A new Christmas season is upon us and my hope is to never utter the statement above again. I am grateful that I will have help this year in remembering and keeping Jesus Christ as the focus of my celebrations.

The Church of Jesus Christ of Latter-Day Saints is encouraging all of us to “Light the World” by focusing each day on following the example of Jesus Christ.

The Savior is “the light of the world” (John 8:12) and He has told us that “Ye are the light of the world” (Matthew 5:14). The world is crazy sometimes but we have the opportunity to be a light to others and to show that doing what Jesus did brings peace and joy into our lives.

Each day during December we are invited to focus on something Jesus did and to share our light with others.

It’s simple.

The easiest way to get started is to go here to print the 25-day advent calendar with the theme and ideas for each day.  You can also find more details as well as a daily video at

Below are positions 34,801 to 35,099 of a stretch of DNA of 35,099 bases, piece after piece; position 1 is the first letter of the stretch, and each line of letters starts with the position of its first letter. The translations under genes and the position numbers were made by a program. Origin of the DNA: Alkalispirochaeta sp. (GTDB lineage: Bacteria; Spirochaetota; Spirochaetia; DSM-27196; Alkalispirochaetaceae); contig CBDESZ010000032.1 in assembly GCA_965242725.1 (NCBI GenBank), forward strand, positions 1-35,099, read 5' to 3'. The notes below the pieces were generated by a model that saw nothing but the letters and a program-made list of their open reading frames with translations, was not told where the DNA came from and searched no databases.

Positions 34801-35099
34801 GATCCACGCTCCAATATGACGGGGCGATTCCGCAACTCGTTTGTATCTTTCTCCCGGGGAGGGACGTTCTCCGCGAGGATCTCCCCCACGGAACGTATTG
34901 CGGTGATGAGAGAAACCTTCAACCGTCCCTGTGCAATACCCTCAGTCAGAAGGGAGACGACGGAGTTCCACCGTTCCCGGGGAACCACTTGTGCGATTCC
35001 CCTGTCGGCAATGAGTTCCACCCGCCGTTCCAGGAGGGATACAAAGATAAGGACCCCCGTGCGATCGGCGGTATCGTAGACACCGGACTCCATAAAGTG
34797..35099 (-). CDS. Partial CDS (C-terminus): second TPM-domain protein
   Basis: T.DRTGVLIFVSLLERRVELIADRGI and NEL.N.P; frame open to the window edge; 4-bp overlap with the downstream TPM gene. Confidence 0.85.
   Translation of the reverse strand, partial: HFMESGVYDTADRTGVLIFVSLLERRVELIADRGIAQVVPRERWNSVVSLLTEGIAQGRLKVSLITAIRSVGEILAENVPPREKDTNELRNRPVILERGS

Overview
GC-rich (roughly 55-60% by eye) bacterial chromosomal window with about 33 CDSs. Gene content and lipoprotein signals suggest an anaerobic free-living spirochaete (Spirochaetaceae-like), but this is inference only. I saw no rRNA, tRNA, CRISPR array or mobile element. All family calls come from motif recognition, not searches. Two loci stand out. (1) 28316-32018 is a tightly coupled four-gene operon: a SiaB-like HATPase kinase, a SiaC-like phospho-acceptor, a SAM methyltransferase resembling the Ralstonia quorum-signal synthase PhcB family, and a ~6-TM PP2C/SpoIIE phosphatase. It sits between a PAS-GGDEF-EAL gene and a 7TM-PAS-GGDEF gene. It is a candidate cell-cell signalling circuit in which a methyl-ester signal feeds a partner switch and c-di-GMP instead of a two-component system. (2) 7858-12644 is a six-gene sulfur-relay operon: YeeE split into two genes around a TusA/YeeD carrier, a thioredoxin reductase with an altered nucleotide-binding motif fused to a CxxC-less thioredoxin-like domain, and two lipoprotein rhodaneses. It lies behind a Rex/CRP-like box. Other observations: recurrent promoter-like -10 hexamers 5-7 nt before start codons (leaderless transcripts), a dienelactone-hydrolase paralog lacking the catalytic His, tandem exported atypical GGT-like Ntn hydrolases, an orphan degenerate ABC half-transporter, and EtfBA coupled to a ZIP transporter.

25-days-2I have printed this advent calendar out and put it on the fridge so my family will be reminded of our focus for each day.

Thomas S. Monson, President of the LDS church, has said:

As we follow the example of the Savior and live as He lived and as He taught, that light will burn within us and will light the way for others.

I hope you and your family will join in sharing His light during this Christmas season.

We’ll be posting about our experiences on the Feeling God’s Love Facebook page, so come join us there and share what you are doing, too.


What does God expect from mothers and fathers?